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The North Country Region The North Country Economic Development Region is geographically the largest region in the New York State, consisting of seven counties (Clinton, Essex, Franklin, Hamilton, Jefferson, Lewis, and St. Lawrence) and covering 11,420 square miles. The region stretches across northern New York from the eastern shore of Lake Ontario to the western edge of Lake Champlain, and from the international border with Canada through the Adirondacks in the south. The North Country is home to 238 towns, villages, cities, and unincorporated hamlets, including Plattsburgh, Potsdam, Le Ray, Canton, Watertown, Massena, Malone, Lake Placid, Tupper Lake, and Saranac Lake. These communities serve as hubs of population, culture, industry and commerce, offering many of the business attractions and community amenities of their larger counterparts in other parts of the state. Residents tend to be both pragmatic and resourceful and demonstrate a strong entrepreneurial spirit. Diverse industry and manufacturing, farming, education, ecotourism, and retail activities can be found in many of the villages, towns, hamlets and small cities throughout the seven counties. With 428,000 residents, the North Country is the least populous of the state’s 10 economic development regions, and it has the lowest population density (Census 2010). Despite its small population base, the North Country remains a desirable area in which to live. Although population in the region has held steady over the last ten years, a 7% decrease was observed in the population living in the region’s cities, villages, and hamlets, which suggests a need to focus on the revitalization of downtown centers.

The region benefits from a fairly high influx of young adults to both Fort Drum and annually to its 10 colleges and universities. These locations are examples of anchor points for economic and community development. This infusion of young adults to the region presents an opportunity to both attract new residents and retain new and existing young professionals and families to the region. Creating a robust economy in the North Country will be highly dependent upon the availability of affordable, reliable, and renewable energy. The North Country is already a proven leader in these areas. More than 37% of the state’s installed wind generation capacity (approximately 700 MW) is located in the region (NYSDEC 2012). Low-impact hydropower has enjoyed a long and productive history in the region, dating back to the use of water-powered mills to process minerals, wood, fabric, and grain. That tradition has been translated into electrical power generation and is well established; the North Country generates more than 2,200 megawatts (MW) of reliable, low-cost, renewable, and low-impact energy for distribution on the grid. While wind and hydropower are well established in the region, there is ample room for growth in all renewables including thermal heating energy for households and buildings, and for the generation of utility scale energy with biomass. Given existing forest resources, and the potential to use agricultural land to sustainably grow biomass crops, the biomass potential in this region is unparalleled in the state.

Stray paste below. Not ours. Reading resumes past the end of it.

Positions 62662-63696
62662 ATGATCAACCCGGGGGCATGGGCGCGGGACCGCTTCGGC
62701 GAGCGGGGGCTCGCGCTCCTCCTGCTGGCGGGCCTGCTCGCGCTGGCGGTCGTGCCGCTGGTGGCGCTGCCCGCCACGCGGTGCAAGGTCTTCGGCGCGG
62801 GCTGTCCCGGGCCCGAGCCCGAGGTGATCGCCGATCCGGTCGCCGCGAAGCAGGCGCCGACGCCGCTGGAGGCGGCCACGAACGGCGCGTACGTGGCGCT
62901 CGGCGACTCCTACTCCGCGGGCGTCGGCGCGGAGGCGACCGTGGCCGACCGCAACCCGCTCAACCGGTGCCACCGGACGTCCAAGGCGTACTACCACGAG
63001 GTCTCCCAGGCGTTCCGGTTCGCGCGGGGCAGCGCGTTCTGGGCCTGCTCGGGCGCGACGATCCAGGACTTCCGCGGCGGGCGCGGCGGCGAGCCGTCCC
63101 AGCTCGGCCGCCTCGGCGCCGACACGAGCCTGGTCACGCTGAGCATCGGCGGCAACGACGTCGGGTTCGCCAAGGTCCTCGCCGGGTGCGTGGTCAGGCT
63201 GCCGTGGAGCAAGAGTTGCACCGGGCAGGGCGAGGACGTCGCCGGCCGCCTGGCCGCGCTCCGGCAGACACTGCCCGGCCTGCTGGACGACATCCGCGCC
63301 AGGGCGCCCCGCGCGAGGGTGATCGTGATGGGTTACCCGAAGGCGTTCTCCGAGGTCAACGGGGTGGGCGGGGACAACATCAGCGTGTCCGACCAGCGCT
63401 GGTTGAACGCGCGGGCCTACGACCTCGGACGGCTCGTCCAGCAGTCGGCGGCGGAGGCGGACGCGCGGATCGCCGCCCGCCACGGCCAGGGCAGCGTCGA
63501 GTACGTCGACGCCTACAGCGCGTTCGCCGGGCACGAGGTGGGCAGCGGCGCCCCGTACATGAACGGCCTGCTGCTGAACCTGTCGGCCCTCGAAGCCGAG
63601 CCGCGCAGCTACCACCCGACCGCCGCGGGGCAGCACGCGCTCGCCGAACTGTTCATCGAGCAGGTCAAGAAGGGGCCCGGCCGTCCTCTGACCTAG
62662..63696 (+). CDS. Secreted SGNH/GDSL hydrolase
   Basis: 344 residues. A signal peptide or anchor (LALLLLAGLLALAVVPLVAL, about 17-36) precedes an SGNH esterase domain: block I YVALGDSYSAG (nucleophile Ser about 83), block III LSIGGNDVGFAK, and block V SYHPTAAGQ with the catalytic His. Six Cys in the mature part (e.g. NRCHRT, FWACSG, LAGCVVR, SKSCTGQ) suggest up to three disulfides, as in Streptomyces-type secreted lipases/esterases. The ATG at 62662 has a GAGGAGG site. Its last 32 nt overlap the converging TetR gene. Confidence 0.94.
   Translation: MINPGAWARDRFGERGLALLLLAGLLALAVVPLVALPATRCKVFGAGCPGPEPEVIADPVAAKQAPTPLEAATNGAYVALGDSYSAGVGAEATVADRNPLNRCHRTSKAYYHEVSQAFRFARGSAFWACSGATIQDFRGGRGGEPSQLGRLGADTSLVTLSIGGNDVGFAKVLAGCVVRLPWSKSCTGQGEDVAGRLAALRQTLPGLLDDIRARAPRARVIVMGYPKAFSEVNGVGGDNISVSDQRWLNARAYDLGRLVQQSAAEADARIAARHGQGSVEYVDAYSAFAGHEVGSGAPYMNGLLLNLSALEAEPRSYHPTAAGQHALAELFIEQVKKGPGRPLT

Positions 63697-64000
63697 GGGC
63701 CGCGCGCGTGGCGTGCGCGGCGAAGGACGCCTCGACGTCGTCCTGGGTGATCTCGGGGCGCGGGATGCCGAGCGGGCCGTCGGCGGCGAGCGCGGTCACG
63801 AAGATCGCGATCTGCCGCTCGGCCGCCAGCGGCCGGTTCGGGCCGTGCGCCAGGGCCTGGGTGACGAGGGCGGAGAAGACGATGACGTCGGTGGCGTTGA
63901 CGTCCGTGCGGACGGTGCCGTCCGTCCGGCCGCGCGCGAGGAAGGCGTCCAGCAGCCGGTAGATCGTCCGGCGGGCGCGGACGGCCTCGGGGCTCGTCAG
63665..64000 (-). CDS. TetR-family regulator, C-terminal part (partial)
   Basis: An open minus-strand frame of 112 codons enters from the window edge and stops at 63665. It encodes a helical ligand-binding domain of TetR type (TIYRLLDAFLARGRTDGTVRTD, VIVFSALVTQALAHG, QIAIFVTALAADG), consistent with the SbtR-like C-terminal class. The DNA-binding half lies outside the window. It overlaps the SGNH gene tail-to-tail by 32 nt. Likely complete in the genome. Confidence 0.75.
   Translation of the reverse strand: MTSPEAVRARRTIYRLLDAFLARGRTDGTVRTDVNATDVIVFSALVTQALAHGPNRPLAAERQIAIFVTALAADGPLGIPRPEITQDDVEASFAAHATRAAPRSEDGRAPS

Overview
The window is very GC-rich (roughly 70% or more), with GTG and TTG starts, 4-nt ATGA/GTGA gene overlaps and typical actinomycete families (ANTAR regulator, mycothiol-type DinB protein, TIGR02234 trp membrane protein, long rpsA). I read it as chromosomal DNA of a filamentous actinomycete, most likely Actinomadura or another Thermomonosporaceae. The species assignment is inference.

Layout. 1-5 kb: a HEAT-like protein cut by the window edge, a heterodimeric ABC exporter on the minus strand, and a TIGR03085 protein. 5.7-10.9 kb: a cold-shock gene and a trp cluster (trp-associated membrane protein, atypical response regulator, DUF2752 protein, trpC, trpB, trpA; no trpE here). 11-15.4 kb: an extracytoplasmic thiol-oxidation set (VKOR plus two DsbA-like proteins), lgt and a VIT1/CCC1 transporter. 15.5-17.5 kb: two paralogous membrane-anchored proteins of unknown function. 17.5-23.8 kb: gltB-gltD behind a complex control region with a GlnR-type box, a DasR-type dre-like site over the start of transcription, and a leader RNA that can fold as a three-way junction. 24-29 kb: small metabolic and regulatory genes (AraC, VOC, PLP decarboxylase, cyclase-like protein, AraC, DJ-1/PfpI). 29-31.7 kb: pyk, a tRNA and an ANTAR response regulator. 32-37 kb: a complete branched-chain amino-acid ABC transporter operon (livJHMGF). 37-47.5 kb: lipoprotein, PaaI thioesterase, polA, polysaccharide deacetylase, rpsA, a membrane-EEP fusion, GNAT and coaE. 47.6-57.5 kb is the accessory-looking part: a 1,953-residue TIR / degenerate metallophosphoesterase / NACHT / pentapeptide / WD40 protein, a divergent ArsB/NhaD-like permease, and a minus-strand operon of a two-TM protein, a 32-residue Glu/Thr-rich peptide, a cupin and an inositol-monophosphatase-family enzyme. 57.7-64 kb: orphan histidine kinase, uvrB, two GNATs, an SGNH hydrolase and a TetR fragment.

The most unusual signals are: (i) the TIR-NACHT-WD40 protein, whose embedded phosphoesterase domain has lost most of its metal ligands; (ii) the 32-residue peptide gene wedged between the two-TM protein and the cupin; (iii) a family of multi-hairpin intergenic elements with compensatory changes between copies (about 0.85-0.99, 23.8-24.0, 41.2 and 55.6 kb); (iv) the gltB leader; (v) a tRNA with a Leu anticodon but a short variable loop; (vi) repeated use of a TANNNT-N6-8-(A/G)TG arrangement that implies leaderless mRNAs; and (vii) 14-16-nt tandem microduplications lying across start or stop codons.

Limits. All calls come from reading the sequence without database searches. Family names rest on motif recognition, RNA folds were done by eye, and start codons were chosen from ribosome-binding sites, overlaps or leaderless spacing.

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Thirty percent of the region’s thermal energy needs are already met by wood. This resource only generates 1% of the GHG emissions associated with heating fuel. With the advent of high-efficiency biomass heating systems, the potential to transition many of our homes, businesses, and institutional buildings from heating with oil to heating with wood—and thereby generate jobs in the forestry, processing, and distribution industries and keep our energy dollars local—is one of the top priorities in this Plan. To fully leverage this local, renewable resource, care must be taken to ensure that forests are sustainably harvested and the full impact is assessed to avoid the mistakes of the past, when deforestation nearly devastated the timber and water quality of this region over a century ago. As the use of high-efficiency, low emission biomass for thermal heating increases it will be important for the region to monitor air quality conditions to ensure that air quality remains high and does not impact residents or the environment. Farming and agriculture has both a long tradition in the North Country and holds a promising future as market demand increases for value-added products including locally grown, non-genetically modified, and organic food products. With the additional potential to convert underutilized farmland for biomass growth, agriculture is poised to play a prominent role in further invigorating the North Country economy.

Profile for Adirondack North Country Association

Final report 6 14 13  

North Country Region Sustainability Plan

Final report 6 14 13  

North Country Region Sustainability Plan

Profile for anca_1955
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